Effects of carbamazepine on motor cortex excitability in humans: A study with repetitive transcranial magnetic stimulation

M. Inghilleri, A. Conte, F. Gilio, C. Lorenzano, F. Pedace, D. Perinelli, A. Berardelli

Research output: Contribution to journalArticlepeer-review

Abstract

Repetitive transcranial magnetic stimulation (rTMS) is a recently developed technique which allows the stimulation of cortical motor areas at high frequencies. The effect induced on the hand-muscle responses by trains of stimuli delivered at different intensity and frequency of stimulation with a coil placed over the motor areas has been recently investigated (Pascual-Leone et al. 1994; Jennum et al. 1995; Berardelli et al. 1998-1999). Trains of 20 stimuli given at 5 Hz frequency and suprathreshold intensity (120 % threshold) progressively increase the size of muscle-evoked potential (MEP) and of the cortical silent period (CSP). This effect is due to an enhancement of the excitability of the facilitatory and inhibitory cortical interneurons. In this study we tested the effects of a chronic carbamazepine regimen on cortical excitability. Carbamazepine is an iminostilbene derivate with anticonvulsant properties, in particular, in patients with partial seizures. Four patients with trigeminal neuralgia were enrolled in the study; we tested the behavior of the MEP and CSP sizes evoked by rTMS before and 1 week after treatment with carbamazepine (range dose 800-1200 mg/die). In all the subjects we collected the carbamazepine plasma level the same day of the neurophysiological examination. Trains of ten stimuli at 5 Hz frequency and an intensity of 120% of the motor threshold were delivered with a Cadwell Magnetic High Speed Stimulator with a figure-eight coil positioned over the hand motor area of the left hemisphere. The EMG activity was recorded from first dorsal interosseous muscle with the subjects at rest and during contraction. Before treatment rTMS produced a significant increase in MEP and CSP sizes during the train (P = 0.005). After treatment, the rTMS failed to produce a significant increase in MEP and CSP size (P > 0.05). Our findings suggest that carbamazepine modifies the excitability of intracortical interneurons.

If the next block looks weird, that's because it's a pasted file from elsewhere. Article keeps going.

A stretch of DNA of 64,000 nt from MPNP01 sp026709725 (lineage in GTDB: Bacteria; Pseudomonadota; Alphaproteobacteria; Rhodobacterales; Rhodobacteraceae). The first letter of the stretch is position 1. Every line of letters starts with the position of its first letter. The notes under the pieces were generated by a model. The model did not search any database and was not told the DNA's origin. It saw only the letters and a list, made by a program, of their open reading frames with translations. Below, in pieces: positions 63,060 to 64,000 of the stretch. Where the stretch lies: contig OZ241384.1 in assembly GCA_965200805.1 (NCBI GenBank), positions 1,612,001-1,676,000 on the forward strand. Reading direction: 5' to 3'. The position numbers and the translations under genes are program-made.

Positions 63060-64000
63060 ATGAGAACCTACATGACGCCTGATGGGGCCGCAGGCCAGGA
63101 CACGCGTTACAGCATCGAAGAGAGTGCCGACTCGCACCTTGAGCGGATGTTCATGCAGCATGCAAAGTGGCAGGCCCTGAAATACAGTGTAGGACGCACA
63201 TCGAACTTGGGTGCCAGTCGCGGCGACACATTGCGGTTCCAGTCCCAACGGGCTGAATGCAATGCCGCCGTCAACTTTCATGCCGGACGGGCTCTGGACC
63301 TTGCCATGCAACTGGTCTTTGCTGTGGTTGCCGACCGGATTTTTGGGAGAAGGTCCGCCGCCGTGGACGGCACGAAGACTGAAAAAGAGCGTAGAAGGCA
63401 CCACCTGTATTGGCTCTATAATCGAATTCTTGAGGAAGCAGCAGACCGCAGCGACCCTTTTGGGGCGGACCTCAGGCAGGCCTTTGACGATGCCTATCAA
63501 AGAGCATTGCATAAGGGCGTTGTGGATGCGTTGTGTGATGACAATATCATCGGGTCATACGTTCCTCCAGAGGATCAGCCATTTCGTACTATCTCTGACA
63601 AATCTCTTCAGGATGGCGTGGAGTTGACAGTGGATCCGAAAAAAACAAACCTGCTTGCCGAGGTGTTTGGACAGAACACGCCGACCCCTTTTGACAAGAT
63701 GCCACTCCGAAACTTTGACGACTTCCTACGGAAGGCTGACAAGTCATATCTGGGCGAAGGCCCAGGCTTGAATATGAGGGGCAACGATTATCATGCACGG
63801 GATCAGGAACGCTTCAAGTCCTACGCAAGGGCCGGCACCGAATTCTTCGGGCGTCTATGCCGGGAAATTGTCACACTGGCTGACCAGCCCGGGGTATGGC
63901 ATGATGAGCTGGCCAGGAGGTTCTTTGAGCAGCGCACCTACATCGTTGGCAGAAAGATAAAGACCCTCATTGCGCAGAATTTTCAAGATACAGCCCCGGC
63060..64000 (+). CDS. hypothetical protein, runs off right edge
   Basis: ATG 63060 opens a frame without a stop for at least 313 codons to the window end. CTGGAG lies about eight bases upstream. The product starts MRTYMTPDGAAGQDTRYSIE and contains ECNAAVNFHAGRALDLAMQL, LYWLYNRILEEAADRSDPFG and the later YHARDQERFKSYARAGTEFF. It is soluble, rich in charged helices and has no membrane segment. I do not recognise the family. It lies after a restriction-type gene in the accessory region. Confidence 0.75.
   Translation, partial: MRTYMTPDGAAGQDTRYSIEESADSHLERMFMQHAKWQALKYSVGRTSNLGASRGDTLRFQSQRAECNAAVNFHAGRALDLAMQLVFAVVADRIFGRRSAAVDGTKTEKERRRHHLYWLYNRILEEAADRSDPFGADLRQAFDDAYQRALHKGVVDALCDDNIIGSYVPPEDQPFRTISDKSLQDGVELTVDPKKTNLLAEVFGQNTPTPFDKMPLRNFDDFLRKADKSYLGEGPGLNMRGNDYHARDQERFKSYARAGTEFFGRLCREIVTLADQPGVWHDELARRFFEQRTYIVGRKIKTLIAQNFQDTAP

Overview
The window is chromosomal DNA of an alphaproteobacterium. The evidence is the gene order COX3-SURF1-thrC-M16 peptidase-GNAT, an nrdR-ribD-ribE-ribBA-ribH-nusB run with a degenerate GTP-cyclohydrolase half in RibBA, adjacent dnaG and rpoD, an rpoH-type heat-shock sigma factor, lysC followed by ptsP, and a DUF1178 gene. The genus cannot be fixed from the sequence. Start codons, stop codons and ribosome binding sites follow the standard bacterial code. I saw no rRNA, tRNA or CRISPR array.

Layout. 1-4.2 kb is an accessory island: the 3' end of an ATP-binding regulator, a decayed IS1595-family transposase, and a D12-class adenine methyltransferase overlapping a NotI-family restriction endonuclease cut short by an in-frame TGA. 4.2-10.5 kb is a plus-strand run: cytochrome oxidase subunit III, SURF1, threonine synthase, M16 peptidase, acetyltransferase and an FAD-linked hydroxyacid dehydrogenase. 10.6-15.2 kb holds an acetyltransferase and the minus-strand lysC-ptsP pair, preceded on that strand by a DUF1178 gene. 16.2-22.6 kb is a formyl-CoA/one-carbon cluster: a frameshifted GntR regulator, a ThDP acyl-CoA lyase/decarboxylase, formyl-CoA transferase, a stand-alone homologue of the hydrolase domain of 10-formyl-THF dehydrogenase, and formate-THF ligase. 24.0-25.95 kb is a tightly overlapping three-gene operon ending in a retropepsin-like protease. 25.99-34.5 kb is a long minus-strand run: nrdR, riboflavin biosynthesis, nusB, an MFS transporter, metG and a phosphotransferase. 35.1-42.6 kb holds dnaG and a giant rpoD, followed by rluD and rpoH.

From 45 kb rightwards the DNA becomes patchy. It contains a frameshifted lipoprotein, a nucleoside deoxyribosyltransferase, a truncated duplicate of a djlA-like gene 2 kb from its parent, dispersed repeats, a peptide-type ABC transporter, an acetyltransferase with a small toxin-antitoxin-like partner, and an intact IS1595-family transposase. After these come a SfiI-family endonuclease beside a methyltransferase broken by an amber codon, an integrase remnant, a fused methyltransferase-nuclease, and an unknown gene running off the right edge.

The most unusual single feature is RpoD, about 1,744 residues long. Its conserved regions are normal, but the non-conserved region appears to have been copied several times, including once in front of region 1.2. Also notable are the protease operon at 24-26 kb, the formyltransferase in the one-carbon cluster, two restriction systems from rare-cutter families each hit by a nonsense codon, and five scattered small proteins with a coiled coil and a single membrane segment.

Original languageEnglish
JournalNeurological Sciences
Volume21
Issue number4 SUPPL.
Publication statusPublished - 2000

ASJC Scopus subject areas

  • Neuroscience(all)
  • Clinical Neurology

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